The Manufacture of Consent: J. Edgar Hoover and the Rhetorical Rise of the FBI

In this episode, we’re joined by Dr. Stephen M. Underhill to discuss his book, The Manufacture of Consent: J. Edgar Hoover and The Rhetorical Rise of the FBI. Topics include the FBI's relationship with Hollywood, Hoover's interest in scientific racism and Anglo-American nationalism, and the conflict between the surveillance state and the New Deal.
In his new book, The Manufacture of Consent, Dr. Underhill treats J. Edgar Hoover’s tenure as FBI director as a case study in political power, focusing on the rhetorical nature of that power. He analyzes Hoover’s relationship with the presidency, the press, and the film industry to reveal the ways in which Hoover was able to use prevailing discourses of racial, gender, class, and religious hierarchies to dominate the media and to create and sustain the role of the FBI in United States society. Thus, the book illuminates both the history of the FBI and the political and ideological debates of the era. As Ned O’Gorman puts it, the book is a brilliant investigation into the ways J. Edgar Hoover coopted the rhetorical themes and techniques of twentieth-century American liberals and progressives to fortify a virtual American police state.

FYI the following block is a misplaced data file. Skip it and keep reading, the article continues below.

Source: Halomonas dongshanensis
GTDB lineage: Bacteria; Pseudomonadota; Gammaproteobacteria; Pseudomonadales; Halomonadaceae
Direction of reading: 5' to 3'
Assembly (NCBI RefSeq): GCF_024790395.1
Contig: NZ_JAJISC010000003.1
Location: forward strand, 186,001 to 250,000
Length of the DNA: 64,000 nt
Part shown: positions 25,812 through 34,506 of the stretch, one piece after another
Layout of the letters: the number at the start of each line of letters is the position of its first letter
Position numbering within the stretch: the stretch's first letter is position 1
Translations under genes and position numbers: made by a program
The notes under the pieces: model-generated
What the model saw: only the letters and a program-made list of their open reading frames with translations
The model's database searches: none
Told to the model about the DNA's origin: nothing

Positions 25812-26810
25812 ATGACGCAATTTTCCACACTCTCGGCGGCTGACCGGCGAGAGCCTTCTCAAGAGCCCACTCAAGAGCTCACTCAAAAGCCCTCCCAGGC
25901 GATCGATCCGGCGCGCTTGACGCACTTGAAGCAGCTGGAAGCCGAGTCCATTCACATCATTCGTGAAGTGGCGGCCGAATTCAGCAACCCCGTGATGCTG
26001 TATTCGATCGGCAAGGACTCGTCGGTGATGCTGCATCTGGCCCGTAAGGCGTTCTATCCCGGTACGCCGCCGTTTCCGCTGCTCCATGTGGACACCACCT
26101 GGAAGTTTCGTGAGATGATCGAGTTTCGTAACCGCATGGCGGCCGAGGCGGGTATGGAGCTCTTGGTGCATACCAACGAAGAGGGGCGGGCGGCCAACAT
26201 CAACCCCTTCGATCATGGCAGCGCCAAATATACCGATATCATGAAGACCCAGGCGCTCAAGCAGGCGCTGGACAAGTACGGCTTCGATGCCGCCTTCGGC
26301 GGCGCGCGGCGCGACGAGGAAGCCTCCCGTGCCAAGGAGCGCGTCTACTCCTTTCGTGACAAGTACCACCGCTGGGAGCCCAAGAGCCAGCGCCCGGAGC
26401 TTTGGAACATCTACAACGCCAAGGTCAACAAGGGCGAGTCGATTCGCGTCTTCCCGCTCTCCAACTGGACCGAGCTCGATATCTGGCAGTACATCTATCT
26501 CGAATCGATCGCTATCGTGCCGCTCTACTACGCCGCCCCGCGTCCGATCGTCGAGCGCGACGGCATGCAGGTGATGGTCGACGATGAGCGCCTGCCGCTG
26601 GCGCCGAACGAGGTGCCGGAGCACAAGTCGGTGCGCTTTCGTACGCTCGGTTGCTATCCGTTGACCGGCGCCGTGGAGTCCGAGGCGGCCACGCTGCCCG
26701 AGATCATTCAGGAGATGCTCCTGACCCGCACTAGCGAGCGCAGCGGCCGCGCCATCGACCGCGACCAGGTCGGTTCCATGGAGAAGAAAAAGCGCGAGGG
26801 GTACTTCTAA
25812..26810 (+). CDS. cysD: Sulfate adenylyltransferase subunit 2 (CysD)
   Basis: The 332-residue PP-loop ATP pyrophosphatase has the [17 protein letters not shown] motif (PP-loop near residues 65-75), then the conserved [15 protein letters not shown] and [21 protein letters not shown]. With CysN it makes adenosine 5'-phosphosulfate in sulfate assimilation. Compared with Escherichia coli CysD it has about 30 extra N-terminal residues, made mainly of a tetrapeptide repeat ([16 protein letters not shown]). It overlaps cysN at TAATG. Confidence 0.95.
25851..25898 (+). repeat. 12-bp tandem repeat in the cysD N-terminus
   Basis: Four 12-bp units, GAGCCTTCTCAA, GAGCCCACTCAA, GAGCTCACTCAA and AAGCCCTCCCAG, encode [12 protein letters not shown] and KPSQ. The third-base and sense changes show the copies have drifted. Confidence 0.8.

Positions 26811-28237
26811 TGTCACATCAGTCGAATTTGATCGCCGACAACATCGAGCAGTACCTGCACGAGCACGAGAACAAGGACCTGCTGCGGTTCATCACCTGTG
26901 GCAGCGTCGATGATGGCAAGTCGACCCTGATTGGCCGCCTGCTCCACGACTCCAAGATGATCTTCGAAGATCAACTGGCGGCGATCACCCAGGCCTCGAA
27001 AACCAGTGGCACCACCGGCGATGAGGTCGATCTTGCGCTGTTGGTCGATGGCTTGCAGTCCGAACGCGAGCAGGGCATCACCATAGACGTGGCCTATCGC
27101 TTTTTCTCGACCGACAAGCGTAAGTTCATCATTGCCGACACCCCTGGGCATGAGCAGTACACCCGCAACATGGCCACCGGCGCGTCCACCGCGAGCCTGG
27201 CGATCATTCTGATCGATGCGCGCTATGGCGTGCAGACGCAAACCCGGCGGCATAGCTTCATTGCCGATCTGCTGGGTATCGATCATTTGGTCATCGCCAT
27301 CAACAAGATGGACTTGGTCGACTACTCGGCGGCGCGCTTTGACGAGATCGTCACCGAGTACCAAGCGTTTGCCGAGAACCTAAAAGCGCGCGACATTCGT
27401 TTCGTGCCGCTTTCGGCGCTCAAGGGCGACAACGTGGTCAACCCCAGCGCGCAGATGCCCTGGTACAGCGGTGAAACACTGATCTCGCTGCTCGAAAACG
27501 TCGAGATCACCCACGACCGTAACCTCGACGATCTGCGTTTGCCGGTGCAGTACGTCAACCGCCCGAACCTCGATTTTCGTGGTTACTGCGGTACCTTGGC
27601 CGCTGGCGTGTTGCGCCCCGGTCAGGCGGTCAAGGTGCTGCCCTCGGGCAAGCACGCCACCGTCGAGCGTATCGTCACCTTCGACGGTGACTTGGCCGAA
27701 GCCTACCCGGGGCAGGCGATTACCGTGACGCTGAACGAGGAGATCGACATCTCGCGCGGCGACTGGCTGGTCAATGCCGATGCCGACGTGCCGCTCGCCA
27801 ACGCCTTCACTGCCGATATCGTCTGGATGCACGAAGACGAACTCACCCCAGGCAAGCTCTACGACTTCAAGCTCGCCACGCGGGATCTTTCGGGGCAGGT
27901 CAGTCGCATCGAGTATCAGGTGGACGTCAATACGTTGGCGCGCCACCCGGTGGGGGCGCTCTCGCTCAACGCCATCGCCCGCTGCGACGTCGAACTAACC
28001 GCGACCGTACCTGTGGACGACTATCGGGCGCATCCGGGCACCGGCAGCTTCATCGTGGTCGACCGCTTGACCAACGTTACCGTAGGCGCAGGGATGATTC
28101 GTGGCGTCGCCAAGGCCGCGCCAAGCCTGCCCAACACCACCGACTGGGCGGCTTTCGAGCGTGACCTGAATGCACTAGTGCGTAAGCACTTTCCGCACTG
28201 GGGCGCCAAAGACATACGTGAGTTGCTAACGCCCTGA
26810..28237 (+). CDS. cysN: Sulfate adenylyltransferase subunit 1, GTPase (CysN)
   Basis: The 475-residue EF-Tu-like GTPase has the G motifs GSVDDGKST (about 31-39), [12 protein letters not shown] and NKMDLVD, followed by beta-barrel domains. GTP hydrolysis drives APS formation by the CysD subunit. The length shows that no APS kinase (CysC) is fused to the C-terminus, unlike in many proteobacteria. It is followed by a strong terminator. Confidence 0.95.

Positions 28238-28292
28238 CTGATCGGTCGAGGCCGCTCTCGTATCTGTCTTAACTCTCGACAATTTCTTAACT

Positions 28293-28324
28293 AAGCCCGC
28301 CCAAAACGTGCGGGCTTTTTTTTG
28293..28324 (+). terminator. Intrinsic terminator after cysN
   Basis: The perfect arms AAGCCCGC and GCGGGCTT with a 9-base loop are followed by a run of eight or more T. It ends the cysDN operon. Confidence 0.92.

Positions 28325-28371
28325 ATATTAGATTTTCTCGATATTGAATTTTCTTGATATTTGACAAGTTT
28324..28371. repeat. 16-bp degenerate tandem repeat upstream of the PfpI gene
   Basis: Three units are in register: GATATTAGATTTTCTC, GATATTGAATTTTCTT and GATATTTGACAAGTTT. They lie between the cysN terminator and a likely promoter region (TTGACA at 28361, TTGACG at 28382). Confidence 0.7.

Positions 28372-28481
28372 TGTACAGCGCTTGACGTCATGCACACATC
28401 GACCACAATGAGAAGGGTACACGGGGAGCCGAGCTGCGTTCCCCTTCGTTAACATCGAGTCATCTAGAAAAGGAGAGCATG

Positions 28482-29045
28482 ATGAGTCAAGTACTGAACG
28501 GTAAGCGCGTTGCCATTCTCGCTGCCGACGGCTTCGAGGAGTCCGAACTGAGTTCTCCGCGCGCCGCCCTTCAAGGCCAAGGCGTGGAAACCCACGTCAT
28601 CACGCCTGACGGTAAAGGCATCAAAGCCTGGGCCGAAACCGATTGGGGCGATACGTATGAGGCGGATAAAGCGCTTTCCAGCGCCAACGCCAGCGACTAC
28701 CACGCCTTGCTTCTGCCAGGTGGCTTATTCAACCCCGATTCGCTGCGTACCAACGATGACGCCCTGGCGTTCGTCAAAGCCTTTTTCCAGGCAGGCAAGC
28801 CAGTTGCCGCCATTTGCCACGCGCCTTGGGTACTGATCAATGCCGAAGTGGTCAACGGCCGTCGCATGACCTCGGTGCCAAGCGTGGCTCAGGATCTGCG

Dr. Underhill is an associate professor in the Department of Communication Studies at Marshall University. He served as the lead reference person for classified FBI and Department of Justice textual records at the U.S. National Archives and Records Administration at College Park, Maryland, from 2007 to 2012.

The Manufacture of Consent: J. Edgar Hoover and The Rhetorical Rise of the FBI is available at and other fine booksellers. You can find more information about the book on its Facebook page, and Dr. Underhill is on Twitter @s_m_underhill. You can connect with the press on Facebook and @msupress on Twitter, where you can also find me @kurtmilb.

The MSU Press podcast is a joint production of MSU Press and the College of Arts & Letters at Michigan State University. Thanks to Daniel Trego, Madiha Ghous, Kylene Cave, and the team at MSU Press, especially Elise Jajuga and Julie Reaume, for helping to produce this podcast. Our theme music is “Coffee” by Cambo. 
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